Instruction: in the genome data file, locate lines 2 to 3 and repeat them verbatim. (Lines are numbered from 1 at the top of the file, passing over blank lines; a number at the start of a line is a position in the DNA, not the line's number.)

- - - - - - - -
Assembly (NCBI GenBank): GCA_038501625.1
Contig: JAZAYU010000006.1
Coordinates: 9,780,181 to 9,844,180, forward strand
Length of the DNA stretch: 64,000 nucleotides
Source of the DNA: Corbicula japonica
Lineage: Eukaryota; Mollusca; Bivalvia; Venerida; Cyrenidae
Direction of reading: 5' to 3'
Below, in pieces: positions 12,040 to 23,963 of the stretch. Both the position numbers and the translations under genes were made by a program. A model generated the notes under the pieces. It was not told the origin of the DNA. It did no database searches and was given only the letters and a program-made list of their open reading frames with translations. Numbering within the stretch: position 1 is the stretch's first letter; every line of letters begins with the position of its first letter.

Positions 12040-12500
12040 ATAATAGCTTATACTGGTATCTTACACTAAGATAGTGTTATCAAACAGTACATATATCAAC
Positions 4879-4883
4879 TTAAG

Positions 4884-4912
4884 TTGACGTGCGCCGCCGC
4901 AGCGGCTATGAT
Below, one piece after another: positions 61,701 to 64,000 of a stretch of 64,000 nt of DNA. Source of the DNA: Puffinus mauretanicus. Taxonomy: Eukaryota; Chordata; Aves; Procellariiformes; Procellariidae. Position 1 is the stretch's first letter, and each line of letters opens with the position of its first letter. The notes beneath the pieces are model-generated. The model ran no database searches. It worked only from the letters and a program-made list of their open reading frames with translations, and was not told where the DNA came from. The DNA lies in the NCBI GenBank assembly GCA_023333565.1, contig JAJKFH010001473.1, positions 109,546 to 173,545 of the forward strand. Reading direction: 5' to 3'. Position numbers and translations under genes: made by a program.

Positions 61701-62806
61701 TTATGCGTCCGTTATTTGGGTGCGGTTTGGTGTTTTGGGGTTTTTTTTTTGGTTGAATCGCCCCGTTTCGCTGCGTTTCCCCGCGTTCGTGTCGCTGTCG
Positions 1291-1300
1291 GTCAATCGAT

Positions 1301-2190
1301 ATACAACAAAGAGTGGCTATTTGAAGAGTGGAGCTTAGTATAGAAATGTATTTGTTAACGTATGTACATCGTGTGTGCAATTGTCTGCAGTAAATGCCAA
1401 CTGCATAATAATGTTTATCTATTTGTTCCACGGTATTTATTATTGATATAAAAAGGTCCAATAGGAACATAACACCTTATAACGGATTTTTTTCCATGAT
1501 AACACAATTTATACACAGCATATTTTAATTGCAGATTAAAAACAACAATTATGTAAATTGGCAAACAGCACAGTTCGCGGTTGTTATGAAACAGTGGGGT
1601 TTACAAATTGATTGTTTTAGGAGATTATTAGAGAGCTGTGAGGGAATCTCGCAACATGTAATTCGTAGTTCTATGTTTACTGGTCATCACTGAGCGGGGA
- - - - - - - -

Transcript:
Contig: JAZAYU010000006.1
Coordinates: 9,780,181 to 9,844,180, forward strand